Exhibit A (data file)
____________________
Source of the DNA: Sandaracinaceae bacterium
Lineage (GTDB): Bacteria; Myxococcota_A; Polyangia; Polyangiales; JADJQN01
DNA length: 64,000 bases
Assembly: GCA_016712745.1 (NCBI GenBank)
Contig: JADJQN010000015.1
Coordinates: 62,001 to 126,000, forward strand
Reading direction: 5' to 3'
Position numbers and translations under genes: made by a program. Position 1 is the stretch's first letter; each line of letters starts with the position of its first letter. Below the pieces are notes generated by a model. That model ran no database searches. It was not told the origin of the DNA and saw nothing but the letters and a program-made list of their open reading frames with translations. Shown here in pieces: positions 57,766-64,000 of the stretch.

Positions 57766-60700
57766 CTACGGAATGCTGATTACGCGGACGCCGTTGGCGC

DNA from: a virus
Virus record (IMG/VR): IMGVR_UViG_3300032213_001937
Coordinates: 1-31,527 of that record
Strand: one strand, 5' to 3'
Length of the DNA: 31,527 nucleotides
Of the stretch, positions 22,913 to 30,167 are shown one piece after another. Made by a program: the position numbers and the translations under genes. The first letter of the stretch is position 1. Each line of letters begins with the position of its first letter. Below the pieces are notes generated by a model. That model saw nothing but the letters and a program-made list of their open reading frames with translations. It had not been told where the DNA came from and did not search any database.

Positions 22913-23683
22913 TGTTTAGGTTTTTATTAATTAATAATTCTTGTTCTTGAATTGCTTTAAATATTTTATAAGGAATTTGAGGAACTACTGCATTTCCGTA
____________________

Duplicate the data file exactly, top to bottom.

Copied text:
Source of the DNA: Sandaracinaceae bacterium
Lineage (GTDB): Bacteria; Myxococcota_A; Polyangia; Polyangiales; JADJQN01
DNA length: 64,000 bases
Assembly: GCA_016712745.1 (NCBI GenBank)
Contig: JADJQN010000015.1
Coordinates: 62,001 to 126,000, forward strand
Reading direction: 5' to 3'
Position numbers and translations under genes: made by a program. Position 1 is the stretch's first letter; each line of letters starts with the position of its first letter. Below the pieces are notes generated by a model. That model ran no database searches. It was not told the origin of the DNA and saw nothing but the letters and a program-made list of their open reading frames with translations. Shown here in pieces: positions 57,766-64,000 of the stretch.

Positions 57766-60700
57766 CTACGGAATGCTGATTACGCGGACGCCGTTGGCGC

DNA from: a virus
Virus record (IMG/VR): IMGVR_UViG_3300032213_001937
Coordinates: 1-31,527 of that record
Strand: one strand, 5' to 3'
Length of the DNA: 31,527 nucleotides
Of the stretch, positions 22,913 to 30,167 are shown one piece after another. Made by a program: the position numbers and the translations under genes. The first letter of the stretch is position 1. Each line of letters begins with the position of its first letter. Below the pieces are notes generated by a model. That model saw nothing but the letters and a program-made list of their open reading frames with translations. It had not been told where the DNA came from and did not search any database.

Positions 22913-23683
22913 TGTTTAGGTTTTTATTAATTAATAATTCTTGTTCTTGAATTGCTTTAAATATTTTATAAGGAATTTGAGGAACTACTGCATTTCCGTA